Over the last year I’ve made a number of mis-steps in managing the week which have led to wasted weekends. Here are five easy ways to waste your weekend and go back to work on Monday feeling robbed.
Today is the Feast of the Epiphany or Twelfth Night, which is the traditional celebration of Christmastide. It is the day on which Christians celebrate the coming of the Wise Men to worship the baby Jesus. In the quote below, Chesterton describes a practice our family has adopted to help place the story of our Lord’s nativity into a context greater than simply a stand alone day (December 25) where gifts are given. In our home, most of our gifts are given to one another on December 25. However, the children are given one present a day through the rest of Christmastide culminating on our celebration of Epiphany. For more ideas on celebrating Epiphany, see Anna’s chapter in the book Let Us Keep the Feast.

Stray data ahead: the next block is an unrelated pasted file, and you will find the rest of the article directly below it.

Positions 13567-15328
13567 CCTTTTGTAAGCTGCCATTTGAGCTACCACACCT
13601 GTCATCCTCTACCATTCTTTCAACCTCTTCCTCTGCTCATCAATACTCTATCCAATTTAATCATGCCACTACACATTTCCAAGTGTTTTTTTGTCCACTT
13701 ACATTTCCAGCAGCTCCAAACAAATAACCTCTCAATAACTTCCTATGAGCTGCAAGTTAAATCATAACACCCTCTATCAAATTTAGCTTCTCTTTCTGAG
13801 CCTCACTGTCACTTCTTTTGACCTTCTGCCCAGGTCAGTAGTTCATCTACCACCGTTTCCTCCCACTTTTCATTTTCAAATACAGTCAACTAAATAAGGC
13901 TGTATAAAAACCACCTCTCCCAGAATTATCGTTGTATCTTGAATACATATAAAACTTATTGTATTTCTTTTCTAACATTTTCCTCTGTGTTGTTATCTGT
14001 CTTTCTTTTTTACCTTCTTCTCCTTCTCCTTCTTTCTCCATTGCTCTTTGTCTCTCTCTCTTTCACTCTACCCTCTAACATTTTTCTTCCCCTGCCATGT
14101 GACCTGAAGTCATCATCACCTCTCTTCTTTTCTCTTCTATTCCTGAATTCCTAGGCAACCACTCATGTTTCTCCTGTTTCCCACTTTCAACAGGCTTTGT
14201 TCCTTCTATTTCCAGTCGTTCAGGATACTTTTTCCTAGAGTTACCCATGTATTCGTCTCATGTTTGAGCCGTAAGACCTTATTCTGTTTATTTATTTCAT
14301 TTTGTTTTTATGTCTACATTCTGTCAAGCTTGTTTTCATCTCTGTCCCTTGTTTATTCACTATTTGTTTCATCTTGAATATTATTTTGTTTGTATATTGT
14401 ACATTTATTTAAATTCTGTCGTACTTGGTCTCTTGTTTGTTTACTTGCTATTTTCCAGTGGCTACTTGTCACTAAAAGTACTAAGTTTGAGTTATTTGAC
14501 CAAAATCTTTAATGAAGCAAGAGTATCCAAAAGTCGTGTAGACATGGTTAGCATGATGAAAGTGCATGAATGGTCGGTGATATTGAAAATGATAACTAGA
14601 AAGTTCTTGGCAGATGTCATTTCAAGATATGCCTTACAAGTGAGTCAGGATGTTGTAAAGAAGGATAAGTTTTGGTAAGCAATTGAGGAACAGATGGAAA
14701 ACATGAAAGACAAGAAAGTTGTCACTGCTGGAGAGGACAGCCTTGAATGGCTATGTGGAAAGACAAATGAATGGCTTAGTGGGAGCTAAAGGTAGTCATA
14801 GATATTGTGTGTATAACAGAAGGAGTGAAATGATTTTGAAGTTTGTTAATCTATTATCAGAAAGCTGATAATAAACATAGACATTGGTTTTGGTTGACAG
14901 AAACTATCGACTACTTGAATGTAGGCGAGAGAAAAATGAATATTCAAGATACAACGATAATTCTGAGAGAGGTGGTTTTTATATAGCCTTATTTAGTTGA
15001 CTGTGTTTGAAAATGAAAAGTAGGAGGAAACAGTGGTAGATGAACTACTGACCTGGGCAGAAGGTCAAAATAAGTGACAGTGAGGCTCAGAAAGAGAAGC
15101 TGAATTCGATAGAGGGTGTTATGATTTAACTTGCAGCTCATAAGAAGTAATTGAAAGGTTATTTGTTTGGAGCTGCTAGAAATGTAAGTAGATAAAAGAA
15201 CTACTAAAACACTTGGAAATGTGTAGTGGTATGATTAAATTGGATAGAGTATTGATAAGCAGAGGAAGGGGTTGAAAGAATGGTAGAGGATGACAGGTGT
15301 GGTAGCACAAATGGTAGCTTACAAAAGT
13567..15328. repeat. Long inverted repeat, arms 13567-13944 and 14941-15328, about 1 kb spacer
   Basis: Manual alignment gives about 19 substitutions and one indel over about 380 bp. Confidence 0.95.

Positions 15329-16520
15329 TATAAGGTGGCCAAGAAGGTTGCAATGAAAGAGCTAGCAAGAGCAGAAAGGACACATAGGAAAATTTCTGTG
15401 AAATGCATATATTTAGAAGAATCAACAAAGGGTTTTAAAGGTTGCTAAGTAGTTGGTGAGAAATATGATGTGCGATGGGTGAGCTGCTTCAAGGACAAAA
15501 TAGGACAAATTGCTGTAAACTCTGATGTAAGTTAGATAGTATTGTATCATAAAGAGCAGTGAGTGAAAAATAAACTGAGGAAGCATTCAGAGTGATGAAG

About one in four Americans (27%) is intentionally sharing their married life with someone whose religious belief system is different from their own. If difference within traditions like Protestantism is included, the number jumps to 37%. This emerging trend is consistent with the generally agreed-upon trajectory of our culture. We are moving into a period…
Five trends discussed in the article caught me by surprise and I think pose particular challenges for evangelical Christianity. Each of them is related to the size and/or composition of the family.
he rate of loneliness in the U.S. has doubled in the past 30 years, says John T. Cacioppo, a psychologist and director of the Center for Cognitive and Social Neuroscience at the University of Chicago, who studies loneliness including analysis of several large studies. These days, he estimates, some 40% of Americans report being lonely, up from 20% in the 1980s.